As someone who likes books, especially the old fashioned kind (you know, the ones printed on paper), I was predisposed to disliking (and dismissing) Kindle, the e-reader developed by Amazon. So when Amazon sent me a review unit of the new Kindle 2.0, they were taking a big risk, since I have been vocal about my skepticism in the past. Surprisingly, instead of hating the device, I suddenly understood the disruptive nature of Kindle and its impact on the printed word.
When I received the device, I downloaded a few books, signed up for a couple of magazines and The Wall Street Journal. Call it luck, but I fell sick right in the middle of the review period, and I actually had enough time to read through all the stuff I had downloaded.
The reading experience, while different from the organic nature of the printed word, was enjoyable. I could clip, make notes, rewind and search through books. It felt more immersive, more interactive. That’s when I started thinking about the new fourth screen I have written about in the past.
Indeed, if you take all the emerging technology trends — multi-touch, wireless connectivity, cheap silicon, better batteries, location-based services and a move toward open-source operating environments — and marry them to the explosion of digital information taking place, what you have is the opportunity for yet another screen in our increasingly digital lives. And suddenly Amazon’s Kindle stops being just another e-book reader.
As luck would have it, I stumbled upon this interview with Jeff Bezos by Charlie Rose. Despite (sometimes rude) interruptions by Rose, Bezos very eloquently articulated his vision for the Kindle and the future it represents. (Watch the video below)
Bezos’ blue sky vision is that all books can be available on demand anywhere, anytime, in any language. He also said he believes the Kindle may help give rise to new kinds of publishing models that involve subscriptions for novels, or new kinds of books that will have multimedia integrated into them. Today, you can’t do video with e-ink, but Bezos explains that he has seen in the labs color technologies with faster refresh that will be able to handle video. “We can do text books with videos and real-time data,” he says.
Bezos went on to say that these changes are good for the publishing industry, and it has to excite the authors and the publishers. Not to mention the economics of the electronic books are so much cheaper than the print. “There will be new kinds of books invented for Kindle,” Bezos said in the interview. “Books will have more real-time and current details…Kindle dramatically shrinks publishing cycles.”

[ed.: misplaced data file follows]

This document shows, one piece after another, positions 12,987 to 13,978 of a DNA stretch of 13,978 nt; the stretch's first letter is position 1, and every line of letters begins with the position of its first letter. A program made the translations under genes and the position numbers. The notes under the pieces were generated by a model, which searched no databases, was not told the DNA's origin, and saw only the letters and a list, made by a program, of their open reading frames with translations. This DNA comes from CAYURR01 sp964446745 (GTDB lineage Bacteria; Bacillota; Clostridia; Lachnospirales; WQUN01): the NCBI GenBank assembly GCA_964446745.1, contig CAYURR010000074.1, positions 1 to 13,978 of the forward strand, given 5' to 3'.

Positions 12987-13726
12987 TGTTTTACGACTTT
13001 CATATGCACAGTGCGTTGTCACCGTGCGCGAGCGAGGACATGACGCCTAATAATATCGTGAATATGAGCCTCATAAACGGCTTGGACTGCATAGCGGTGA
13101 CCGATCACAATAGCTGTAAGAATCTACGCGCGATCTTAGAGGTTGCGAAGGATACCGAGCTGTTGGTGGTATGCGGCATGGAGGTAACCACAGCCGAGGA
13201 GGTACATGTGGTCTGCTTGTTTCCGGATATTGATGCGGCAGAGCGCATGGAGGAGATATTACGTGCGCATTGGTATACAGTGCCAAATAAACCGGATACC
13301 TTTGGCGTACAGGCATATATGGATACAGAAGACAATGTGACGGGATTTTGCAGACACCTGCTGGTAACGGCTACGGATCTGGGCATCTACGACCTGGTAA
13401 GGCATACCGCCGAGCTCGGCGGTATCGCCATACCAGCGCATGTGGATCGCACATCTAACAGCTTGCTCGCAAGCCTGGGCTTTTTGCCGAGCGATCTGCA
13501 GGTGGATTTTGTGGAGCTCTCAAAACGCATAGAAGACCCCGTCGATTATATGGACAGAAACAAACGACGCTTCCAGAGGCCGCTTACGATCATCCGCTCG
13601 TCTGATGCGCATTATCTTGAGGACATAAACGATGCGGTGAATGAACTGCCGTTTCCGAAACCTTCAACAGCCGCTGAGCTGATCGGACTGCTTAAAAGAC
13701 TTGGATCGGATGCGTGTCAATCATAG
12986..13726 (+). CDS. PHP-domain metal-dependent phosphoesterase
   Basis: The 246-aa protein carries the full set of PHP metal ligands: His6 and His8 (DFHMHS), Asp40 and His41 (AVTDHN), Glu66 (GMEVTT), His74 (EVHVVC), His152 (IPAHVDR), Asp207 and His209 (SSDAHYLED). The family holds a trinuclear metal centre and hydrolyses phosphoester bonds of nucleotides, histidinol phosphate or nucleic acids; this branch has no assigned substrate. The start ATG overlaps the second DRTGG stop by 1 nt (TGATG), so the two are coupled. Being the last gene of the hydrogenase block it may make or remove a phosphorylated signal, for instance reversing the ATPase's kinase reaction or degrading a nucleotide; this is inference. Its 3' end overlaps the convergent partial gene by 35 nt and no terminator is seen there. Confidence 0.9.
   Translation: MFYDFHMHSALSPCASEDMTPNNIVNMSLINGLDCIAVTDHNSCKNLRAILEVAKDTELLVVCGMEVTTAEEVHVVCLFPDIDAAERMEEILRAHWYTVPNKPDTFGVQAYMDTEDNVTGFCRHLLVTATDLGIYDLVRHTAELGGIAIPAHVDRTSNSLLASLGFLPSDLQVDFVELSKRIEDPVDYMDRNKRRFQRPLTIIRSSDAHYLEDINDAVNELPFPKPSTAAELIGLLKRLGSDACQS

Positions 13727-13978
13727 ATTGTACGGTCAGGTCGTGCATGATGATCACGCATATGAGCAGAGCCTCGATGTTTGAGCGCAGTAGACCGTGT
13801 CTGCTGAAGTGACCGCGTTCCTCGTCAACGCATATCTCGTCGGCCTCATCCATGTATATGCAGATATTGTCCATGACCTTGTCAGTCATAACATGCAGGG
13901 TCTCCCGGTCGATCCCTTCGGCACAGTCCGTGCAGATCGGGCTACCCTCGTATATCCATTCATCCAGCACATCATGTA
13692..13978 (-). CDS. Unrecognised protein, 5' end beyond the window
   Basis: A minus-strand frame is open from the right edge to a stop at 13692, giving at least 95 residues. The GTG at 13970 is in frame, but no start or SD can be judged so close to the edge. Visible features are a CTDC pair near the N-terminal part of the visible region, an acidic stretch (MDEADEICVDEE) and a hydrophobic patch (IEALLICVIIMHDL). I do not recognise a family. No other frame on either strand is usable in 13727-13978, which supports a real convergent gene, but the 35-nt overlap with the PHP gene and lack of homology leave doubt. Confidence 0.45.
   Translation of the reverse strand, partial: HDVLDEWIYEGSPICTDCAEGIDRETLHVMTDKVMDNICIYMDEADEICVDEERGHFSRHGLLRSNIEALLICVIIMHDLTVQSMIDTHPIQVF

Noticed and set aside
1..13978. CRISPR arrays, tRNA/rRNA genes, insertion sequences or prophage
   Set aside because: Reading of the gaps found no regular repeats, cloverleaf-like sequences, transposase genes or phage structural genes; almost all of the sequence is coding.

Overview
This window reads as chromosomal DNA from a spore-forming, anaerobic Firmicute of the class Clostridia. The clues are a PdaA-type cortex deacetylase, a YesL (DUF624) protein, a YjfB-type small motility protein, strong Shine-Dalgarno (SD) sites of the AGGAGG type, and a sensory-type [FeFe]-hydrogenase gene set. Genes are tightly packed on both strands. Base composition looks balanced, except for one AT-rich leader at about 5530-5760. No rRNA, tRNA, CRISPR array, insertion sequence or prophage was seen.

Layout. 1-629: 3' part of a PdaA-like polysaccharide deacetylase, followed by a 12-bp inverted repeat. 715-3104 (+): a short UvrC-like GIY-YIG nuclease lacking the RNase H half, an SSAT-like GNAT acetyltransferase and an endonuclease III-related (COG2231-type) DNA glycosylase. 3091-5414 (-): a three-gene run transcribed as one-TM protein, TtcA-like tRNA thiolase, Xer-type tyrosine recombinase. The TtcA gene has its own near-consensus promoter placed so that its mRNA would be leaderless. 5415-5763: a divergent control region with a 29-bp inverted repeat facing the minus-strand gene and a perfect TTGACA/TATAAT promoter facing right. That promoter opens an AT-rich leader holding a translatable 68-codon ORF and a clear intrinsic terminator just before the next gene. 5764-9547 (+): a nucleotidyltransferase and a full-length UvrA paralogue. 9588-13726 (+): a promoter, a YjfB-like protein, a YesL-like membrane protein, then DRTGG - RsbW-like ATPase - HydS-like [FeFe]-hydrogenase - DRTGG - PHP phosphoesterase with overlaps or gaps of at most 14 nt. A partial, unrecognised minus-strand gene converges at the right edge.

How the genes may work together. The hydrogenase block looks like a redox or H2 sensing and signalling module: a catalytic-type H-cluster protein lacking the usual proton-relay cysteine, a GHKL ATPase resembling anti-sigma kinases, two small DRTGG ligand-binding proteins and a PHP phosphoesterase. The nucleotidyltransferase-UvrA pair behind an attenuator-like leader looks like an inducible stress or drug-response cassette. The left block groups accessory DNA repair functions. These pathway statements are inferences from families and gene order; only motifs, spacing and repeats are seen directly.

According to Citibank, Amazon sold about 500,000 Kindles in 2008 and they expect about a million Kindles will be sold in 2009. The company will generate about $1.2 billion in Kindle-related revenues by 2010, Citibank Research estimates. (Related post: Why Amazon is bucking the trend)
Bezos clearly has bigger plans for Kindle. In the interview, aired in late February, Bezos talked about Kindle and how Kindle books would show up on the cell phones. You can read books on your phone while standing in the grocery line, and the book will sync to the cloud (and your Kindle device) using the amazing WhisperSync technology. Just as you have a standalone digital camera and a camera on your cell phone, Bezos says you’ll have a Kindle and Kindle books on the cellphone. A few days after the interview aired, Amazon introduced the Kindle app for iPhone/iPod touch. (Related post: Standalone Kindle won’t last long.)
There are about 18 million iPhones and about 7 million iPod touch users, which is a pretty large market into which Amazon can now sell its more than 245,000 (and growing) Kindle books. I think with 25 million additional readers, Amazon can persuade more publishers to sign up for its Kindle program. What Amazon is essentially saying by offering the app is that it is more interested in selling Kindle books than hardware (a strategy quite different from Apple, which was always about selling the iPods first and music later.)
According to Ezra Gottheil, analyst with Technology Business Research of Hampton, N.H., the iPod/iPhone Kindle application “affects more than Apple and Amazon…it signals a change in the publishing industry, just as the iPod changed the music industry.”
TBR believes Amazon is developing readers for PCs, including netbooks, and for other portable devices with large enough screens. Amazon’s key development objective is providing strong enough digital rights management (DRM) to make it difficult for purchasers to share books with other people. Without strong DRM, publishers will not publish on the Kindle system. With strong DRM, Kindle’s expanded market will attract more publishers, and the available library will grow, which will, in turn, further expand the market.
I think this is one more reason why Apple is going to respond with a tablet of its own — soon.